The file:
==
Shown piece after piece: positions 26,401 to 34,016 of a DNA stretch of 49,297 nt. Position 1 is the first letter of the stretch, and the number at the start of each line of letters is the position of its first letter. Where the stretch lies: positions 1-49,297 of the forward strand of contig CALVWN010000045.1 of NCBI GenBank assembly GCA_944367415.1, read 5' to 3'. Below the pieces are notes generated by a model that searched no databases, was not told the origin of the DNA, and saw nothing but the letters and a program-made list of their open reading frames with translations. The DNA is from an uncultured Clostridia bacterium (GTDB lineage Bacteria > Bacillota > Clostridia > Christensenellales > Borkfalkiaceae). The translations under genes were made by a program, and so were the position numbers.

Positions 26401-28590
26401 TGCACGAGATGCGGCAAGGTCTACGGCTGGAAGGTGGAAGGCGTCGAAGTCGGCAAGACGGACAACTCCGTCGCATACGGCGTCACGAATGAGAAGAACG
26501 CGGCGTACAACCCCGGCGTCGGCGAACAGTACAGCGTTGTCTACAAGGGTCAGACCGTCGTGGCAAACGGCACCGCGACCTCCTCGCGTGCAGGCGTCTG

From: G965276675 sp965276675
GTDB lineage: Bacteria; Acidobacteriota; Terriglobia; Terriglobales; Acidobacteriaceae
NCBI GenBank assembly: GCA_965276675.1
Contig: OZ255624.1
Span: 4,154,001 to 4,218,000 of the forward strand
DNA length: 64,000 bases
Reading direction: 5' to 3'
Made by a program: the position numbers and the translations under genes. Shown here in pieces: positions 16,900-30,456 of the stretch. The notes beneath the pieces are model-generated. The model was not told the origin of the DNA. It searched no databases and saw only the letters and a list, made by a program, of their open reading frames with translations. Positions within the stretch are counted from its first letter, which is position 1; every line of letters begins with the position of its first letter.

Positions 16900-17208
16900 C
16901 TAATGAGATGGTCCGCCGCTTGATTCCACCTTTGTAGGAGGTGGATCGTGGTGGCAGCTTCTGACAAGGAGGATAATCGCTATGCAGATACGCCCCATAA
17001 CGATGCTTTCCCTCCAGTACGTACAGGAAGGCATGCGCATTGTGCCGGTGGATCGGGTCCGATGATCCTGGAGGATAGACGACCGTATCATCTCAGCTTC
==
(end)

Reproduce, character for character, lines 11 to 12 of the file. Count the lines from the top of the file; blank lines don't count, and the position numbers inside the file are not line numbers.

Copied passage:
Reading direction: 5' to 3'
Made by a program: the position numbers and the translations under genes. Shown here in pieces: positions 16,900-30,456 of the stretch. The notes beneath the pieces are model-generated. The model was not told the origin of the DNA. It searched no databases and saw only the letters and a list, made by a program, of their open reading frames with translations. Positions within the stretch are counted from its first letter, which is position 1; every line of letters begins with the position of its first letter.